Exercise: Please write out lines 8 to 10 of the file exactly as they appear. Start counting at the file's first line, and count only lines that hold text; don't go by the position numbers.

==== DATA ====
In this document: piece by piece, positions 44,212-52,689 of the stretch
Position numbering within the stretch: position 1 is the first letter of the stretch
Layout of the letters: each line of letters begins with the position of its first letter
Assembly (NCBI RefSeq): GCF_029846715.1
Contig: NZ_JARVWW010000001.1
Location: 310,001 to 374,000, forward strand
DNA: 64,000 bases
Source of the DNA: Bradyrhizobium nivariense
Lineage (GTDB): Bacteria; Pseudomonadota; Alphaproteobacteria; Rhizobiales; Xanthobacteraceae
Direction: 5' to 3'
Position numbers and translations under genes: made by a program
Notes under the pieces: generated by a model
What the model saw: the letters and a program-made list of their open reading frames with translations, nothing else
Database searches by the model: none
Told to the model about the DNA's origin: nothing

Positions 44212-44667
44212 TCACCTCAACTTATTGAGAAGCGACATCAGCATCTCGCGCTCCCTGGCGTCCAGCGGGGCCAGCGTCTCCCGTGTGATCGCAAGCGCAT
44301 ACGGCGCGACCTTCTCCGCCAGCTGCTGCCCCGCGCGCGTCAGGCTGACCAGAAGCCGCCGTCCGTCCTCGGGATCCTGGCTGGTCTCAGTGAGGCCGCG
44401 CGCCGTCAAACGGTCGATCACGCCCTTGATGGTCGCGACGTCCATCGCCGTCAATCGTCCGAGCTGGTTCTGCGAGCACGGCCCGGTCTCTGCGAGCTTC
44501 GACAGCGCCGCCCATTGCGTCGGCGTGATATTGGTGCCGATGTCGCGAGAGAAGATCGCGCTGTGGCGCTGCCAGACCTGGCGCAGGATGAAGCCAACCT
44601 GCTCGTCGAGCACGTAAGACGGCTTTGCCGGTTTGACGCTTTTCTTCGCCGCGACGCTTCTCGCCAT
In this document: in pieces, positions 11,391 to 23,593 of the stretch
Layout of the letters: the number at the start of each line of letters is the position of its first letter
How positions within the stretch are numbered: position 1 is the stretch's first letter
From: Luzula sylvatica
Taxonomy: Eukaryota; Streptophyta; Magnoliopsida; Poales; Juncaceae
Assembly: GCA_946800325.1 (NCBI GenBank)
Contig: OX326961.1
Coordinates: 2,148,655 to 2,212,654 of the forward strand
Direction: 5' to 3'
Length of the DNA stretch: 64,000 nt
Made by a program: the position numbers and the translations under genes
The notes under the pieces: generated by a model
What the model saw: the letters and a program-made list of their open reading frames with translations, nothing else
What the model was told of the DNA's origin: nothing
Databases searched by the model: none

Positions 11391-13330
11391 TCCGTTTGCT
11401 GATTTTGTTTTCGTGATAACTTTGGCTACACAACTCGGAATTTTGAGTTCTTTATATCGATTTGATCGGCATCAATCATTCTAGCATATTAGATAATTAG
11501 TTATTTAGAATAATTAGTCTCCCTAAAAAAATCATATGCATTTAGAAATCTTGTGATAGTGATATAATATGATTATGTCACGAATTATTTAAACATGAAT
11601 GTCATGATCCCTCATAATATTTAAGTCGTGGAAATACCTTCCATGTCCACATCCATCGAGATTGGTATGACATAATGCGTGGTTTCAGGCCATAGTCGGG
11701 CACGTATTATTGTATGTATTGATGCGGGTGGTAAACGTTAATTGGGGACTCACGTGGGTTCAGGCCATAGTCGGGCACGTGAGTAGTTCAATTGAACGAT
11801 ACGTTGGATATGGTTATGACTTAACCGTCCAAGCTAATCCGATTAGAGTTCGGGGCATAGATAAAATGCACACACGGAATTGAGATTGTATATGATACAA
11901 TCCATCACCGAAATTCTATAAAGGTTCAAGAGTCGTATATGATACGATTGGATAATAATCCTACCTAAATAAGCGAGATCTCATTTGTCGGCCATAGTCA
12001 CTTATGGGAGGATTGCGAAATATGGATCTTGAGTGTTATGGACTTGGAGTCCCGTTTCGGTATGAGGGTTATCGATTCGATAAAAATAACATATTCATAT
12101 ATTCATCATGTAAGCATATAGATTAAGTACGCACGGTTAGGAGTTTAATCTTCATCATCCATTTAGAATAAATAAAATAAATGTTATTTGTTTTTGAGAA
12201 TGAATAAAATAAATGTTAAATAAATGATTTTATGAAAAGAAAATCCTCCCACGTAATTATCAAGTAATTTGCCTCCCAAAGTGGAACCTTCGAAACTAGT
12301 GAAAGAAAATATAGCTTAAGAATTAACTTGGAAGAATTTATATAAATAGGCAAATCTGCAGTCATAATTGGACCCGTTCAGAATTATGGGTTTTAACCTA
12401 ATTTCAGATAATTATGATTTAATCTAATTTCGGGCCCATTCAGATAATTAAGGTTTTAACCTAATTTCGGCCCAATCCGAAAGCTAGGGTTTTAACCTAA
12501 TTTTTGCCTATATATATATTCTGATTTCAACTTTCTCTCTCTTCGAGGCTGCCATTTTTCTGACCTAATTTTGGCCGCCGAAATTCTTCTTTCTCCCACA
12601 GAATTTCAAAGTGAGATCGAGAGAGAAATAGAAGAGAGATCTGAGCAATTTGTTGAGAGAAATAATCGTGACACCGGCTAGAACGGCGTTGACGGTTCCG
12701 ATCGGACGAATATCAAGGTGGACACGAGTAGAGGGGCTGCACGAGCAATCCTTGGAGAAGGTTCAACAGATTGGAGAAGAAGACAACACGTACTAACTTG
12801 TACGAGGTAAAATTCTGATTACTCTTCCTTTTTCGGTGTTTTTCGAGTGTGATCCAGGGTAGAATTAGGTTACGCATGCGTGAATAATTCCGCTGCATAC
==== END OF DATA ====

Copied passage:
Source of the DNA: Bradyrhizobium nivariense
Lineage (GTDB): Bacteria; Pseudomonadota; Alphaproteobacteria; Rhizobiales; Xanthobacteraceae
Direction: 5' to 3'